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?Govt pleadings are short and lack depth?

Madhya Pradesh Board of Revenue is the State?s highest appellate authority to adjudicate disputes involving Government land and revenue matters. The appeals are made to the Board when the plaintiff wants to test the soundness of the decision given by lower adjudicating authorities like the court of Tehsildar, District Collector and Divisional Commissioner.

india Updated: Mar 31, 2006 00:16 IST

Madhya Pradesh Board of Revenue is the State’s highest appellate authority to adjudicate disputes involving Government land and revenue matters. The appeals are made to the Board when the plaintiff wants to test the soundness of the decision given by lower adjudicating authorities like the court of Tehsildar, District Collector and Divisional Commissioner.

Padma Shastri spoke to its administrative member and adjudicating authority for Indore and Ujjain division Devendra Singhai even as the Board’s decisions are being increasingly challenged in the High Court (HC) on the ground that the plaintiff bypassed the channel of appeal and on receiving a notice for the recovery of revenue from Tehsildar or Sub Divisional Officer went straight to Board and obtained a stay. Also, the Government interest in terms of land and revenue has been overlooked. Excerpts

Indore and surrounding district administrations have been challenging the Board’s decision in the HC on the grounds that a defaulter instead of placing his grievances with Tehsildar, Collector or Commissioner approached the Board, which stayed their decision. HC has vacated Board’s stay in several such cases.

It’s well within their right to approach HC. Moreover, it is a wrong premise that one of the chief aims of Board is to protect the interest of Government land, its revenue and speed up the recovery of dues payable to different government organisations. I am here to arbitrate judiciously and impartially based on the appeals and evidence furnished by plaintiff and respondents.

Stays are normally granted ex parte. If the stay has been granted, why don’t revenue officials come to me (Board) and get it vacated. Why don’t they engage good lawyers who can argue their case substantially and effectively? The Government pleadings are short and lack depth but on the other hand private parties will give 10 legal grounds to support their claim and cite case laws. Government is nobody’s baby and everybody’s baby.

But this way the Government is forced to spend more money on litigation and is not able to act against the guilty officials who have granted unlawful benefits to private parties.

If that is the case, why no efforts are made to amend the MP Land Revenue Code (MPLRC) and other related laws where the proper channel of appeal is prescribed. Even if there are Supreme Court directions that alternative remedy, if available, cannot be overlooked; then they (administration) should argue this fact also before the Board.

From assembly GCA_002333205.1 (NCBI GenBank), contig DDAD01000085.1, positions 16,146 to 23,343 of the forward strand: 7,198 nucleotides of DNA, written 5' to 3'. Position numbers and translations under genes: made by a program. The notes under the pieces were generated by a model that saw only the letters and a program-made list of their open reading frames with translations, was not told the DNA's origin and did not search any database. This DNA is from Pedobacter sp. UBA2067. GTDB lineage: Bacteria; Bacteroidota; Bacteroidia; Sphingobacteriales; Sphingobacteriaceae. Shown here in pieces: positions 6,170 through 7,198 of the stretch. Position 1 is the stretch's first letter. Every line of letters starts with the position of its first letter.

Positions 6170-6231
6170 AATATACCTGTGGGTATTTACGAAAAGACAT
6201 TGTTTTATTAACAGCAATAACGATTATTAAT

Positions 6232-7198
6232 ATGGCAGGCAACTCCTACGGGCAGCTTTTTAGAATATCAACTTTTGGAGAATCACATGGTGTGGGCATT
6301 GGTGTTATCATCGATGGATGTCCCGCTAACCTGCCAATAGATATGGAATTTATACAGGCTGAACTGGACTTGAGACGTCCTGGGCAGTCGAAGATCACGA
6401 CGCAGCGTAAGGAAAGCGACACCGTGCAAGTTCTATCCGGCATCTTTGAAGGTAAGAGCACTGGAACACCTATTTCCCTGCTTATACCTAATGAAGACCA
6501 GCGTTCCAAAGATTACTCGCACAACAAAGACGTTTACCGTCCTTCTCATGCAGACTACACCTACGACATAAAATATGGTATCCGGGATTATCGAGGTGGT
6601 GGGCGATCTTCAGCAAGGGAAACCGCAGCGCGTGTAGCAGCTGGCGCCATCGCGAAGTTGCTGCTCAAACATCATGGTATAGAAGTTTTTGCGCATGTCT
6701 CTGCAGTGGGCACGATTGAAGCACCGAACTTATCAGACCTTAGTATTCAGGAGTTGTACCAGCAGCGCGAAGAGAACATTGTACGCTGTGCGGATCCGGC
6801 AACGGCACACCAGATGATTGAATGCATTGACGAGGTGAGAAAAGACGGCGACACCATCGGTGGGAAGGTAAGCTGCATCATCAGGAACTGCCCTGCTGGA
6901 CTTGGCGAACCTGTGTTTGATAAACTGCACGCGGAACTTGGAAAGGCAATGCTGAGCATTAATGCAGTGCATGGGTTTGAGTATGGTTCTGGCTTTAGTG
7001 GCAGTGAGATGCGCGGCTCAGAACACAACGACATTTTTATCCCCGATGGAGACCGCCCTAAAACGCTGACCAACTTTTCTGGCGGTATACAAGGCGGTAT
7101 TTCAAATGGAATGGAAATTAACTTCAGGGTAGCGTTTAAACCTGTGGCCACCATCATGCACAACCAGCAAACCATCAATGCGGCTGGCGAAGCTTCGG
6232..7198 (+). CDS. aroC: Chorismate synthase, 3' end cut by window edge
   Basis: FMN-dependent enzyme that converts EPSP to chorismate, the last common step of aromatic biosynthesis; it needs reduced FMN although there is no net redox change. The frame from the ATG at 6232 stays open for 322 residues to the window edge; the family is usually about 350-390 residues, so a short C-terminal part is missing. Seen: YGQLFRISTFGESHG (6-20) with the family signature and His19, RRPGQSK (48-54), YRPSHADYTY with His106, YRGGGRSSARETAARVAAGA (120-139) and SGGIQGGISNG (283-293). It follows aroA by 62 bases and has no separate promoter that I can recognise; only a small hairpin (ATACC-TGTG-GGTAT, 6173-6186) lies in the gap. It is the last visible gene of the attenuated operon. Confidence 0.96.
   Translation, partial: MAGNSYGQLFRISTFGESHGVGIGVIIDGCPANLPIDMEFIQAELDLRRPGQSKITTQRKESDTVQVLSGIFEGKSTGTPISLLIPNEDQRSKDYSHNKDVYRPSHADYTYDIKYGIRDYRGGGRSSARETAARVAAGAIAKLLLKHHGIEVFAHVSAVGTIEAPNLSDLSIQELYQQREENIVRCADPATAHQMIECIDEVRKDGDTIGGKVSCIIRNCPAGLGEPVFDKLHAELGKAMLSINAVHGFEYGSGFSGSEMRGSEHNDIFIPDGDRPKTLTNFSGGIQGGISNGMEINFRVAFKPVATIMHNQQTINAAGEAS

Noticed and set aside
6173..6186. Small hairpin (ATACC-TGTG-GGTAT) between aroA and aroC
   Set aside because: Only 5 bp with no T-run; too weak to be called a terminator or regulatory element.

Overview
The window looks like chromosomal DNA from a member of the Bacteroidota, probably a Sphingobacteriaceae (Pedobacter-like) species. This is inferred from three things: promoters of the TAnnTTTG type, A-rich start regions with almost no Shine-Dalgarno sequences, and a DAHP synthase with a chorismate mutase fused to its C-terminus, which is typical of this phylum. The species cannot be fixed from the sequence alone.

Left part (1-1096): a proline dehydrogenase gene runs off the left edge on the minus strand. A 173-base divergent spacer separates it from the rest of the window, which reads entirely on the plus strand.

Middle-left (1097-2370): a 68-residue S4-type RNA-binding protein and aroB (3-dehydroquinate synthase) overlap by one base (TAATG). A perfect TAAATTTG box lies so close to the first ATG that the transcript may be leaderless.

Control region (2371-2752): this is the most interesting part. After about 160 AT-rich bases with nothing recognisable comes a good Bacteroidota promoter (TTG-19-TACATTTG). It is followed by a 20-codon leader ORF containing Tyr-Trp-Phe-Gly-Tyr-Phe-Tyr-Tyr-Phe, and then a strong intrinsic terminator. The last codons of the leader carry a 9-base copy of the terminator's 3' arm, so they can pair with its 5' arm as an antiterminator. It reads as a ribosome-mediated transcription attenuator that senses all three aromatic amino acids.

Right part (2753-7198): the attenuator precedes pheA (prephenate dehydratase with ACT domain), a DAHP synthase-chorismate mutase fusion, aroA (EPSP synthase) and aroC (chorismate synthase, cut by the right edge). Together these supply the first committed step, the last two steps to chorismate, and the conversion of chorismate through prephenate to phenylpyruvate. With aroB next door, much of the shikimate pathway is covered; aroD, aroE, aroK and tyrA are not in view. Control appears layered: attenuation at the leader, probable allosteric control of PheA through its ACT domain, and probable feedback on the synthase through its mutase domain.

The Board recently has stayed the recovery of diversion fee from prominent schools and other private establishments and thus caused loss to Government exchequer. Please comment.

I will neither substantiate nor contradict it, as I have no statistics on this. But if recovery is being affected it is because of the faulty procedure adopted by officials without making proper study of cases individually. At times the sum to be recovered is in excess of the due amount. Adopting coercive methods for recovery is against the provision of law. I can understand that officials are overworked but they will have to fix their priorities.

In certain decisions, Board ruled that Tehsidar has no right to recover Inter Corporate Deposit Scheme loans, though MPLRC has vested this power in Tehsildar while MP Lok Dhan Adhiniyam 1987 clearly states that nothing should debar the Government for recovery of dues.

It is not to my knowledge. There are cases whose adjudication began at the time of my predecessor and they are still to be decided. If I reverse the ruling of my predecessor, it will have to be referred to division bench.

You see, I have joined this organisation, which is a running train that has a legacy of its own. I am required to maintain its present speed and course. There will be two consequences if I enhance the speed or change things. Either I will be thrown out of this post or the train will derail.

I have to strike a balance. Indian Stamps Act declares collector of stamps (Registrar) as the final authority to decide land’s market value. Board overlooked the Registrar’s say on guideline and market value in land dispute cases. Indore and Dewas offices challenged it at HC and succeeded.

All I can say is that in some cases, the market value is not decided judiciously. At times, market rates quoted are absurd. But since it’s the Registrar’s judicial order, even Inspector General of Registration can’t challenge it. The Board has this power. Finally, are there any plans to improve the Board’s functioning?

It’s the function of collective wisdom. What is required is a strong will for reforms. There is still this perception that Board member is a loophole post. During one and half years of my tenure, Board became defunct thrice due to lack of quorum. It became non-operational for the third time this February when Manoj Shrivastav got a transfer at Bhopal.

It was only 15 days back that the Board resumed its function when Chambal Commissioner J T Ikka was made the member. Minimum three members are required with or without the President of Board to complete the quorum.

First Published: Mar 31, 2006 00:16 IST